CARLISLE, PENNSYLVANIA — Carlisle High School is the first in Pennsylvania to get a $700,000 defense grant to help more students – including those from military families – succeed in Advanced Placement courses.The grant, which will be awarded over three years, depends on the fact that Carlisle educates students of military families based at Carlisle Barracks and U.S. Army War College. But it will benefit all students at Carlisle.
The money comes from the Department of Defense and is awarded by the National Math and Science Initiative through its college readiness program.
While NMSI has awarded grants to 26 other Pennsylvania schools, mainly in the Pittsburgh area, they are funded by non-military sources, such as private corporations.
Jay Rauscher, Carlisle High School principal, said the goal will be to increase enrollment in AP courses, which offer college credit to students who score a 3 (out of 5) or better on the final exam.
The first year, Carlisle will receive $215,000, which will be spent on teacher training, mentoring, materials, study sessions and defraying the course of exam fees for students, which average around $90 per course.
Carlisle now has 9 AP courses and hopes to add courses in geo-environmental science and physics next year.
Nearly 220 students taking AP courses this year, and Rauscher said they hope to increase that number each year and increase students’ success in them as well. About 75% of students now score 3 or even higher, which Rauscher said is above the state average.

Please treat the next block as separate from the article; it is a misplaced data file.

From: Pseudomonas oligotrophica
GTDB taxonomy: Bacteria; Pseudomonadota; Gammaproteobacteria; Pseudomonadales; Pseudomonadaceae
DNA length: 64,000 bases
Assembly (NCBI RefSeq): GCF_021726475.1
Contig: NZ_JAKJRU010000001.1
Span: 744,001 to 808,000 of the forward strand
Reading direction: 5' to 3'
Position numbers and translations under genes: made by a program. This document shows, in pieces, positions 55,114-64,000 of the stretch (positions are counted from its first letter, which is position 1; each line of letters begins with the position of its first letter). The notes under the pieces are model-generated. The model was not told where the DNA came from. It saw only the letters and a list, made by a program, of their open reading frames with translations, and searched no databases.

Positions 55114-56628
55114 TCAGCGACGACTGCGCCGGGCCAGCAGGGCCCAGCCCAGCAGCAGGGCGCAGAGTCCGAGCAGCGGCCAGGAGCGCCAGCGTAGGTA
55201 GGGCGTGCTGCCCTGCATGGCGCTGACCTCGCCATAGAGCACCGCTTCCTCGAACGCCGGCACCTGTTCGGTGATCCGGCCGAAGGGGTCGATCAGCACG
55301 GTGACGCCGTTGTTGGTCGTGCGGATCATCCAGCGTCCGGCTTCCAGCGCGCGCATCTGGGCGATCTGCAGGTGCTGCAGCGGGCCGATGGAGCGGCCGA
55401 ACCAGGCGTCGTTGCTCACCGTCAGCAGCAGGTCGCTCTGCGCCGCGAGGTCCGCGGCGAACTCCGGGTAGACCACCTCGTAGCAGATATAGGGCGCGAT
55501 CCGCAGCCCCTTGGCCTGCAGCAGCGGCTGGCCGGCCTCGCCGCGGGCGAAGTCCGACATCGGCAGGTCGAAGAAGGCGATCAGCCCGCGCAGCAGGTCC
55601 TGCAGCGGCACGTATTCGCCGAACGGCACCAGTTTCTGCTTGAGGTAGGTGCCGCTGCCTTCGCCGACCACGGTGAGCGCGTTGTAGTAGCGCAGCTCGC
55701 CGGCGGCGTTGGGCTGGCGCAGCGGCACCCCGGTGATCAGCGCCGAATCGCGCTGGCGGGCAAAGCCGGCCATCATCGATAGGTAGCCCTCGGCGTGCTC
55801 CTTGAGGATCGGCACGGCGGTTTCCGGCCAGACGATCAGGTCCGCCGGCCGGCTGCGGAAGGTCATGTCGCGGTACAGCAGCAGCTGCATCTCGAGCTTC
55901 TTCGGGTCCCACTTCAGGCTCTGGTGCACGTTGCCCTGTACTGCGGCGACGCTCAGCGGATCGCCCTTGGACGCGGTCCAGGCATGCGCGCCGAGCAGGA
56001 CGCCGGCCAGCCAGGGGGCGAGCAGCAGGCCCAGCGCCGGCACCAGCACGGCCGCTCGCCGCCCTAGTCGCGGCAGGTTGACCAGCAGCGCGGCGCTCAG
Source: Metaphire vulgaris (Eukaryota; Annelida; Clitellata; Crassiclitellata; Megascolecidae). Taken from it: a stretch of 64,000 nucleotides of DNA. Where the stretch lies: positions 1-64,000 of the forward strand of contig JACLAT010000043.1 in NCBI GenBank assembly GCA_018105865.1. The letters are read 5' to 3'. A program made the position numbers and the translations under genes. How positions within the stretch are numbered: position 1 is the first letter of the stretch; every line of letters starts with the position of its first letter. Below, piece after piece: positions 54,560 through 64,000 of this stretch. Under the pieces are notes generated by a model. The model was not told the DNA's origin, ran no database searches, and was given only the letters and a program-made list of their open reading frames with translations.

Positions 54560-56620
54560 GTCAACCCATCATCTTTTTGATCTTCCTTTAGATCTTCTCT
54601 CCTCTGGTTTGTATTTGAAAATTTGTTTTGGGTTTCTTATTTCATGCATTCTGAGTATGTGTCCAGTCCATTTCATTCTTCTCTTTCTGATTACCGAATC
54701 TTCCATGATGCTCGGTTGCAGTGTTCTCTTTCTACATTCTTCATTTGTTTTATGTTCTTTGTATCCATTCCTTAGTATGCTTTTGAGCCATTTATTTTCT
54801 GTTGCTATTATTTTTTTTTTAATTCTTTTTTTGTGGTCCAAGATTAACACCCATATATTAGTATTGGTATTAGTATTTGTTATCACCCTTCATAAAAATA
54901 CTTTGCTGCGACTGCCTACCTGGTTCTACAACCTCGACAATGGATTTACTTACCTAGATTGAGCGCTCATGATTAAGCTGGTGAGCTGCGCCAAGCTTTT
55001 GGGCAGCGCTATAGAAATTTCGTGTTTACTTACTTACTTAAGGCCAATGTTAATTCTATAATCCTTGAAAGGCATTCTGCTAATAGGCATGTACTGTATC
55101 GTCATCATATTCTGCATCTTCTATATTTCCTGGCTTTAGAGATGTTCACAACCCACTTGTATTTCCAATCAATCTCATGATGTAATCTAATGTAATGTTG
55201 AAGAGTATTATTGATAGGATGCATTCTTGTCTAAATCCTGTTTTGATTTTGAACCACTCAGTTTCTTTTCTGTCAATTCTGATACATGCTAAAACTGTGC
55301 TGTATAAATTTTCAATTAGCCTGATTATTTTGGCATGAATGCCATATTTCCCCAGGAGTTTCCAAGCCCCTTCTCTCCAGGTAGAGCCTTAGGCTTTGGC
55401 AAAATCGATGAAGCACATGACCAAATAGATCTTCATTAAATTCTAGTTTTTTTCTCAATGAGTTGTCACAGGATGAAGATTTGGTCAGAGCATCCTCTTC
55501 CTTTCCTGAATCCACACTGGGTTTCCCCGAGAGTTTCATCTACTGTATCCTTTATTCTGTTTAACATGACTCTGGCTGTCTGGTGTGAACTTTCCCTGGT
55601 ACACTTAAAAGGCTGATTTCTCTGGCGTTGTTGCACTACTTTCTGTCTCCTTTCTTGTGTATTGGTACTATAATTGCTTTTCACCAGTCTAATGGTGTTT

NMSI has been serving schools educating the children of uniformed active-duty military personnel since 2010. Its college readiness program has been completed in 217 military-connected high schools across 31 other states, serving 93 installations and all four military services.
Ed Viega, director of the advancement for NIMSI’s military families mission, said the quality of schools has become a concern of military.
“We have had members across the nation made decisions on whether to accept the next assignment or go as a bachelor,” he said, leaving families behind in the home district. “It has become a great distractor over time.”
Helping to provide “rigorous and high-quality education hopefully in all the places we have military stationed is really a goal for us,” Viega said.
The program is now focusing on technology, science, engineering and math (STEM) education, since skills in those areas is needed in many military careers.